Exit 143. That would be cool. Huh-huh.

As I suspected, the changing of the calendar from 2016 to 2017 has not seemed to slow down celebrity deaths.  But the passing of memorable and influential individuals hit home twice within the last couple weeks.  A coworker of mine who taught special education and was involved in a number of student activities left two months ago for medical reasons and ended up being a lot sicker than anyone thought.  I found out Tuesday morning that she didn’t make it.  There is much I could say about her, but my thought for this week concerns someone else who passed this month.  I hadn’t seen this other individual in over 20 years.

Mrs. J, as I’ll refer to her here, taught English at the high school I attended.  I never actually had her for a teacher myself, but I knew her because she was our class advisor.  Also, I knew her daughter, who was the same year as me.  I haven’t stayed in touch with her, or her daughter, so I just found out about this a few days ago when a friend from high school posted Mrs. J’s obituary on Facebook.  Although I never had Mrs. J as a teacher, she was involved with one of the most significant memories I have from that era, one which I still mention now as a major turning point in my life.

I wrote a bit about my high school experience a couple years ago (Highway Pi #26), and as I said before, I was pretty sheltered, and I kept to myself a lot.  I did homework during lunch, and I pretty much never saw people from school outside of school other than the occasional sporting event or dance that I would attend at the school.  A lot of people were nice to me, though, encouraging me to get more involved with the school.  About a month into senior year, I was sitting in the walkway reading when two other seniors walked by, reminding me that we had a class meeting during that lunch period to discuss Homecoming activities.  I didn’t usually get involved with that kind of stuff, but for some reason, I decided to go with them this time.  Maybe because it was senior year, and it was my last chance to get involved with school activities.  So I followed them to the meeting, in Mrs. J’s room.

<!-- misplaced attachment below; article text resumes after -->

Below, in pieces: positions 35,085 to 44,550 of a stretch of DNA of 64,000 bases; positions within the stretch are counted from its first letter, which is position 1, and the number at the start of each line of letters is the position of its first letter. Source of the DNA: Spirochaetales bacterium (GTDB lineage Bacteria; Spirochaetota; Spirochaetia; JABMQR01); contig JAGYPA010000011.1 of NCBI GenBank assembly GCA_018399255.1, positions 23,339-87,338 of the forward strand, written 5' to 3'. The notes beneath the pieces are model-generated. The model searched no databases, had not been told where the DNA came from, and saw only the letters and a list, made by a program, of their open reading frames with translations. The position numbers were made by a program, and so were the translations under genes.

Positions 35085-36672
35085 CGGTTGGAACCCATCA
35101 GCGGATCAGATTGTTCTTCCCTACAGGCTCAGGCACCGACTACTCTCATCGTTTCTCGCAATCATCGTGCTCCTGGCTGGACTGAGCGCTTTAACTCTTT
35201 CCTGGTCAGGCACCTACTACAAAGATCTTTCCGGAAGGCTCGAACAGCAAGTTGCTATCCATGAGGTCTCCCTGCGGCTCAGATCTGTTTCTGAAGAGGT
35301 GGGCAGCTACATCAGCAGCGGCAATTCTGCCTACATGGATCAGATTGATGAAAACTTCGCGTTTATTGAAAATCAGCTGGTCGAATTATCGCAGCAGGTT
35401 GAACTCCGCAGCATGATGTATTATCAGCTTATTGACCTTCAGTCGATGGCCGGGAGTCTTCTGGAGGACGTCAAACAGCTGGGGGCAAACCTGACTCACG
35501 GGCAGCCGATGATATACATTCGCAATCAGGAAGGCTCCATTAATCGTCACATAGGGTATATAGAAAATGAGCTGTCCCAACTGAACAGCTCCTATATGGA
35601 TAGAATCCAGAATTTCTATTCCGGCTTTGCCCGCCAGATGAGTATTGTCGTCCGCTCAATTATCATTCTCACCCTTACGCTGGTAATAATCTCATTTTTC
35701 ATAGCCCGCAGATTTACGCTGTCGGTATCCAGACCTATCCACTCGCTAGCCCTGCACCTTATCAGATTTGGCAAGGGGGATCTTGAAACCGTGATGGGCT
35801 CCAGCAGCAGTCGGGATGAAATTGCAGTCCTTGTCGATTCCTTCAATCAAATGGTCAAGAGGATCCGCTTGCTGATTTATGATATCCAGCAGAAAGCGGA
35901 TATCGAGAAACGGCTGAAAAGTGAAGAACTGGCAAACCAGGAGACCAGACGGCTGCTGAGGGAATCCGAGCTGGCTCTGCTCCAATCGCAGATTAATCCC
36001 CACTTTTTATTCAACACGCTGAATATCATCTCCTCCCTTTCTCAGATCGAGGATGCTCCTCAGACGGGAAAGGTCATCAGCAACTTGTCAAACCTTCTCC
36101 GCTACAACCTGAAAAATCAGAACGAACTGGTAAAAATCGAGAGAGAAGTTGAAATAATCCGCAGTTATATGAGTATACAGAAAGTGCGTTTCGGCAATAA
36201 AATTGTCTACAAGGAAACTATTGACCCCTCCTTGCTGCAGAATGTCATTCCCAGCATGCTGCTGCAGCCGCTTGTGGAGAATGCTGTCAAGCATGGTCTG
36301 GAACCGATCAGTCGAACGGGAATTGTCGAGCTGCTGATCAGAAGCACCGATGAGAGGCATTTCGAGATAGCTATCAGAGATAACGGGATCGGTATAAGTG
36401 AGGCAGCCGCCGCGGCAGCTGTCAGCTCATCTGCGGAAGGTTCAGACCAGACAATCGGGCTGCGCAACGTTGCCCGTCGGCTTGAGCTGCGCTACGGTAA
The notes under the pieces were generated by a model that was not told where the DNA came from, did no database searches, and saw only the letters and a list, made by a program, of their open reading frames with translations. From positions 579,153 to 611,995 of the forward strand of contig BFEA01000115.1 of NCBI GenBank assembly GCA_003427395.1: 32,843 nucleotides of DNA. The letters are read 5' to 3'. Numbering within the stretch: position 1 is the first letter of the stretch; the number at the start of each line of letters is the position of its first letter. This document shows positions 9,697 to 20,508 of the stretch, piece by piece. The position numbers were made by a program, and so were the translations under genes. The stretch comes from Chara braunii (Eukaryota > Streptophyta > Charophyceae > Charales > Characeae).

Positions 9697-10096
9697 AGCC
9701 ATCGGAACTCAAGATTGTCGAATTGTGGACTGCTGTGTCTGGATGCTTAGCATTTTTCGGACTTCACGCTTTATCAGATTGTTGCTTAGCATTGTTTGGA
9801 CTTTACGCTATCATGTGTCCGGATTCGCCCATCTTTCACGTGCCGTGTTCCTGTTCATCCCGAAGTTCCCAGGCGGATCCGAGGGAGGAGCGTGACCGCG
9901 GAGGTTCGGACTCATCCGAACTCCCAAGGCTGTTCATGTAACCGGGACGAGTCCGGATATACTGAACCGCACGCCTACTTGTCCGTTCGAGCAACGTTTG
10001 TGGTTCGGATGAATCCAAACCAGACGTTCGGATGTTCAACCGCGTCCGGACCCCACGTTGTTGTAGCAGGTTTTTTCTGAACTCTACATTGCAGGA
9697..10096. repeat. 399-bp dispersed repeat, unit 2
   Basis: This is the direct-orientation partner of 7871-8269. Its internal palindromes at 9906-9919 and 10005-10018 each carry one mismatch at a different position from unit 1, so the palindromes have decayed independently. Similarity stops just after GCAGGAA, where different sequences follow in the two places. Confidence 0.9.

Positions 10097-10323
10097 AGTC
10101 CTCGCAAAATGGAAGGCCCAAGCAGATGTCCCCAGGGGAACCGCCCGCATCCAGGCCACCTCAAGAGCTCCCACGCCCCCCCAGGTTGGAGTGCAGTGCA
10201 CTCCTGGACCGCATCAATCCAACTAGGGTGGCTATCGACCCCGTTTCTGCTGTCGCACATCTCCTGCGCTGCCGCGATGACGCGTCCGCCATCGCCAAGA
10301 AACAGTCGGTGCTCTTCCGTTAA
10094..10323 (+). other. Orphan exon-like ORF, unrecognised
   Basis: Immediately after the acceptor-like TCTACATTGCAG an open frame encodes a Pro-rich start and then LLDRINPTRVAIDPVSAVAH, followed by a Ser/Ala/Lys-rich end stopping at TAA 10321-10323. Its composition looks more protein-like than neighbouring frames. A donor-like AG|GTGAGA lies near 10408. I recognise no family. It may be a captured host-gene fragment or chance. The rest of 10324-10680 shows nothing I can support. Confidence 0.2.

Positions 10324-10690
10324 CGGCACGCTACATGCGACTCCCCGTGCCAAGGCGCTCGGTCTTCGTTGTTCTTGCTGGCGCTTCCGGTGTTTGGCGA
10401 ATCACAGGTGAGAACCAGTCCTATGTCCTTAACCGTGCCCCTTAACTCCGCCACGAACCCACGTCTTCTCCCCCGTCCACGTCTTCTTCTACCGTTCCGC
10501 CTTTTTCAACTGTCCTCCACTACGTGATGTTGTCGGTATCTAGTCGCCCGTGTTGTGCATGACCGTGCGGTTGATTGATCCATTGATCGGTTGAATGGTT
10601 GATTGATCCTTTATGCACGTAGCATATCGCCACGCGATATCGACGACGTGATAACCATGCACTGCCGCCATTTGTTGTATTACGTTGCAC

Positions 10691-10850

I know that I have a few readers outside the USA… I’m not sure how it works everywhere else, but homecoming is a time in the fall when a variety of school activities are planned, usually in the week leading up to the first football game played at home against a league opponent.  It is tradition for alumni of the school to return home to watch that game.  At the school I attended (this part is not something that all American high schools do), we had a rally during homecoming week in which each class would perform some sort of skit, and planning the skit was on the agenda for this meeting that I attended.  Our class usually did a skit involving characters from some movie or TV show that was popular at the time (the early ’90s).  As juniors, our skit was based on the movie Wayne’s World, for example.

When the time came to talk about the skit, Mrs. J suggested we do something based on popular characters again.  “Like, maybe, Beavis and Butthead?” she said.  Several people started laughing and expressing their approval.  I scrunched my face into my best Butthead impression, and said, “Huh-huh.  Huh-huh.  That would be cool.  Huh-huh.”  Someone pointed at me and said, “I think he’s going to be playing Butthead!”

Beavis and Butthead aired on MTV between 1993 and 1997.  It was the brainchild of the brilliant dark satirist Mike Judge, who later brought us other brilliant satire like King of the Hill, Office Space (note: link contains inappropriate language), and Idiocracy (note: link contains a bare butt farting).  It was about the misadventures of two dumb teenage boys, their obsession with bodily functions and dirty jokes, and their commentary on music videos.   For me, the quiet kid who helped people with their math homework and sat in the corner reading during lunch, to get up in front of the whole school and act like Butthead surprised a lot of people.